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I had another thread here about a possible broken belt on my frt. tire. An Avon Venom with 2800 mi. on it. Took off the wheel after work today and after removing it it was then I noticed the tire had NO AIR! DUH! I filled it back up and spun it and the tire is all nice and round again with no bumps or wobbles. The side walls are so stiff on these I couldn't tell it was flat by squeezing it. I had to push down on the tire with both hands to feel that it was soft. A good lesson learned. Don't check your tires by appearance or by pushing on the side wall. I noticed my speed sensor's grease is getting all dry and stiff. Is there a way to grease these and any special grease used?::?
 

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Actually it's not the sensor itself but the gear box.
 

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i always joke a friend who kicks both of his tires. i always ask. Oh you got those boots with built in pressure sensor please check mine! hahaha
 

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Hey don't feel bad,

I did worse than you. I bought my wing from an older couple and after the first ride I told them that it felt funny. Kinda mushy to me.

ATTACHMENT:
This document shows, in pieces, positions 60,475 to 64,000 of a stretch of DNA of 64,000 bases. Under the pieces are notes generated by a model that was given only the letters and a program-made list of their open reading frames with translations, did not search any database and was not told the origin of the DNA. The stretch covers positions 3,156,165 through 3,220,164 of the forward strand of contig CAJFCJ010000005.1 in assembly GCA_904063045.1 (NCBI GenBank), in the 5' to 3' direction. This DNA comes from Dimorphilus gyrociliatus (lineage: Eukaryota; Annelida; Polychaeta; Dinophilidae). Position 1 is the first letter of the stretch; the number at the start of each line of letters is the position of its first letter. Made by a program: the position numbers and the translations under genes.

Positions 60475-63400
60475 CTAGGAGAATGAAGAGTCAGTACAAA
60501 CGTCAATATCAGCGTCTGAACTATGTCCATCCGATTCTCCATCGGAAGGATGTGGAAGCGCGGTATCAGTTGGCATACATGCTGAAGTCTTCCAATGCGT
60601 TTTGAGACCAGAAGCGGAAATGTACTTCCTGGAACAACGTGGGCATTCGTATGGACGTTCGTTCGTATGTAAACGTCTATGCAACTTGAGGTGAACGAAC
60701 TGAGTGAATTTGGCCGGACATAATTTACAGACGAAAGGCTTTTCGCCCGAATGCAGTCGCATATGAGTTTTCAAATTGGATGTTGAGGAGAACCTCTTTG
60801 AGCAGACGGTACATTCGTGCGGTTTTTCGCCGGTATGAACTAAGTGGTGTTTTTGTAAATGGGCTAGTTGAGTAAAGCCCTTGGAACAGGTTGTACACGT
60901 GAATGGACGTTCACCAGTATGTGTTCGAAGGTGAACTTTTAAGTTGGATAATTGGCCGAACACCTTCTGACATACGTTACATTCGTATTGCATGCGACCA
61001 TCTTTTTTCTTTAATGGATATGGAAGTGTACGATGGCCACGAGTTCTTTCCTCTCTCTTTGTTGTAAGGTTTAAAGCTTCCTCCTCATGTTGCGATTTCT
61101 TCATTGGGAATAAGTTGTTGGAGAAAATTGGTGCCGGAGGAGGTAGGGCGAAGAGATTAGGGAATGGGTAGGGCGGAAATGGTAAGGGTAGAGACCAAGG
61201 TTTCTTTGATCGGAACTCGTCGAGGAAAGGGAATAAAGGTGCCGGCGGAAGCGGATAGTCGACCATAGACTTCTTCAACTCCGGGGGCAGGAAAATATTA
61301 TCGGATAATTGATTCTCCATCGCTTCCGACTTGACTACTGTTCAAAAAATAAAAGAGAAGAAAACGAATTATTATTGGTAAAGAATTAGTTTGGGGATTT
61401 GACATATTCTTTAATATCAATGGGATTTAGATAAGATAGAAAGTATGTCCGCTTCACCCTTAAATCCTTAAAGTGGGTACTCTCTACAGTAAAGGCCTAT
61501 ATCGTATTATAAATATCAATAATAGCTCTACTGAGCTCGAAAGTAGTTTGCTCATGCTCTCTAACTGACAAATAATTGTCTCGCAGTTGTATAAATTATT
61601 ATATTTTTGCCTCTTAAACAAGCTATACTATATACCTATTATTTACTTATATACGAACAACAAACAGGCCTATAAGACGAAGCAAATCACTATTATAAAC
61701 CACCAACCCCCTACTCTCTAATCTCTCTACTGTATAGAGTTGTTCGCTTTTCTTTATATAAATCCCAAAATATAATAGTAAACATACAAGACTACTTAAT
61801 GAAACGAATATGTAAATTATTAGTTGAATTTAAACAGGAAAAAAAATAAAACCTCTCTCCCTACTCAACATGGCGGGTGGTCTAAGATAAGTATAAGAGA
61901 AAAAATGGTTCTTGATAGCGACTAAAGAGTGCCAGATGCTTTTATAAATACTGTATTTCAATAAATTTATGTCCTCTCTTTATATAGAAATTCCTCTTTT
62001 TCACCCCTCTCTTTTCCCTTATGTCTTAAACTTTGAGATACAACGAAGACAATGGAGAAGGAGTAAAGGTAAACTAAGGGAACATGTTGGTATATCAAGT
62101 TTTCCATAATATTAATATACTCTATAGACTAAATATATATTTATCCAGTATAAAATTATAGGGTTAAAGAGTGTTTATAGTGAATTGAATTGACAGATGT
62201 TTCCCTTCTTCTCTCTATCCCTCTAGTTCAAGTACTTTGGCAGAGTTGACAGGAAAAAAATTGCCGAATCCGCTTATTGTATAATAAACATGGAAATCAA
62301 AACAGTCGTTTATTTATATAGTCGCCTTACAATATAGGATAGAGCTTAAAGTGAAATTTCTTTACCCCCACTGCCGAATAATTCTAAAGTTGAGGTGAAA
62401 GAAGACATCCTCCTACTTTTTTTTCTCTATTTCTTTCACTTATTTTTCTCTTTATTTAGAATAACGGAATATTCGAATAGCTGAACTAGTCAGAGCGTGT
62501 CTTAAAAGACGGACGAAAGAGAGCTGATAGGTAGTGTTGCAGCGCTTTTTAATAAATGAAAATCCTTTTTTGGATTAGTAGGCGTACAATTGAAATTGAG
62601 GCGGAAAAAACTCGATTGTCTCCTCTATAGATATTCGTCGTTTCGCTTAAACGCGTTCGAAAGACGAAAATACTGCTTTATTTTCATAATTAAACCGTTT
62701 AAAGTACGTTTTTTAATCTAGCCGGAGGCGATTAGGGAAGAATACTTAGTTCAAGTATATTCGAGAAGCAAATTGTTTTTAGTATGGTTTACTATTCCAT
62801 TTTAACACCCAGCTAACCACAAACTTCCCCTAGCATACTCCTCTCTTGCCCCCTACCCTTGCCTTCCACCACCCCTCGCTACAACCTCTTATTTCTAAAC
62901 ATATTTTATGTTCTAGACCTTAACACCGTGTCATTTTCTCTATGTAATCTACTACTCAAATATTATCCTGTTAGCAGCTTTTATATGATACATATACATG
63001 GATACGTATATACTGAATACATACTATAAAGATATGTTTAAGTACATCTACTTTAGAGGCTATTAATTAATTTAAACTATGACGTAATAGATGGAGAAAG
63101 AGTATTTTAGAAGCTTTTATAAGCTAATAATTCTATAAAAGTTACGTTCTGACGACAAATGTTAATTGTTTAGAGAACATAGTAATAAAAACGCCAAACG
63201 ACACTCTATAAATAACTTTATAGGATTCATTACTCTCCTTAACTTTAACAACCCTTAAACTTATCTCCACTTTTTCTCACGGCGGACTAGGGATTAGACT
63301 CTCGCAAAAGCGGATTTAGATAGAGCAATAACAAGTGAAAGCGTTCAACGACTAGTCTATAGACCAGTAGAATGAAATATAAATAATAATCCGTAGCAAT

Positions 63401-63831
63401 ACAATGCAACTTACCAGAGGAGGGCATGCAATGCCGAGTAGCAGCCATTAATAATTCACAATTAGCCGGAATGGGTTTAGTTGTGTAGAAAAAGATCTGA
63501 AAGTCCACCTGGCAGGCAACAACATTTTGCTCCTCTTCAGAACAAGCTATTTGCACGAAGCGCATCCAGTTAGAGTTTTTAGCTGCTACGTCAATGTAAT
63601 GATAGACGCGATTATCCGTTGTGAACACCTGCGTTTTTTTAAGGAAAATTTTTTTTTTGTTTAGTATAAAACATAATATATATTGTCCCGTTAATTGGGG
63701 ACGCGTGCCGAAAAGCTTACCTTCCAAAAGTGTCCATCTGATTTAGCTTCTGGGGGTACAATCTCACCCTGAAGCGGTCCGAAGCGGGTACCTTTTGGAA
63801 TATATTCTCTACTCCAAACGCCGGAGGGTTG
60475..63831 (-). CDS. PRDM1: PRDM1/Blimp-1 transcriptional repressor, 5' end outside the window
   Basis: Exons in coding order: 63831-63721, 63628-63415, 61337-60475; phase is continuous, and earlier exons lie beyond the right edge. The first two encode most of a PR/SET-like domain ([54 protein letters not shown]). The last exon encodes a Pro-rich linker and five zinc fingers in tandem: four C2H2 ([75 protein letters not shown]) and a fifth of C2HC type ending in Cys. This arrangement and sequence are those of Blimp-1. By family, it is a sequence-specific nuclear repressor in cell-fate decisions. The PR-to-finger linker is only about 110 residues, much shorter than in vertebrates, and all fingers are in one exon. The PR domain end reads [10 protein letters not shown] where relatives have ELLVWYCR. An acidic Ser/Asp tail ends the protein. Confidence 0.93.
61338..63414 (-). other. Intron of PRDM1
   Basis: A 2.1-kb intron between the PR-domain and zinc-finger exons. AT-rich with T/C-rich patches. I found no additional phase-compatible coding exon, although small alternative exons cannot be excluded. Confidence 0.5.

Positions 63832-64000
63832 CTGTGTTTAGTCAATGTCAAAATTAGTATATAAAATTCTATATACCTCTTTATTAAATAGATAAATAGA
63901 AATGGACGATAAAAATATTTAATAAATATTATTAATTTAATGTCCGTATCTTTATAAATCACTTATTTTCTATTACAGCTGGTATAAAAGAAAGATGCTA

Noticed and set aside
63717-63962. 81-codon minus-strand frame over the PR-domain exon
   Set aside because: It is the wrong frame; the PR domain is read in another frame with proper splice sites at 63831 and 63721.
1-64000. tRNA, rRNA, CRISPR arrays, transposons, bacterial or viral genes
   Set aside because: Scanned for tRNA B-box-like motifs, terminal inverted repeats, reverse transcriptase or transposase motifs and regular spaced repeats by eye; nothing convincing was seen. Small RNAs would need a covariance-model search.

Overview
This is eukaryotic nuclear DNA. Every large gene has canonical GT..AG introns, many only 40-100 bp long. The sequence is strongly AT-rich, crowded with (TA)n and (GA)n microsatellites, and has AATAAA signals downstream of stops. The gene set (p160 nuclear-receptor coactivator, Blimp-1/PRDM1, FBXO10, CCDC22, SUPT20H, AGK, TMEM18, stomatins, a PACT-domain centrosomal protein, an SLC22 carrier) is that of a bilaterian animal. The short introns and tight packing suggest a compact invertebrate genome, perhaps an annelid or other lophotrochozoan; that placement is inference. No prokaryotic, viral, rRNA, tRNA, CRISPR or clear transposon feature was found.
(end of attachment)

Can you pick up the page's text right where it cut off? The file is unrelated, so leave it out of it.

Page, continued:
Also that the throttle cable was sticking as the throttle was real slow to return to idle.

And I thought the rear brakes needed changing as the pedal was so low.

Well I bought the bike. And rode for almost a week before the weekend came and I found the front tire was FLAT. That was the mushy feeling.

Also the choke was half on, So that's why the throttle was slow in returning and the low pedal is what I still have even with a new rear rotor and new pads.

Made me feel kinda stupid and I often wonder what the PO thought.

They may have thought I was trying to get the price lower but they didn't move an inch anyway.

Mohawk
 

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Everytime I put on a new tire, I take the speedo gearbox apart, spray it will a parts cleaner, and add a dab of wheel bearing grease to the gears.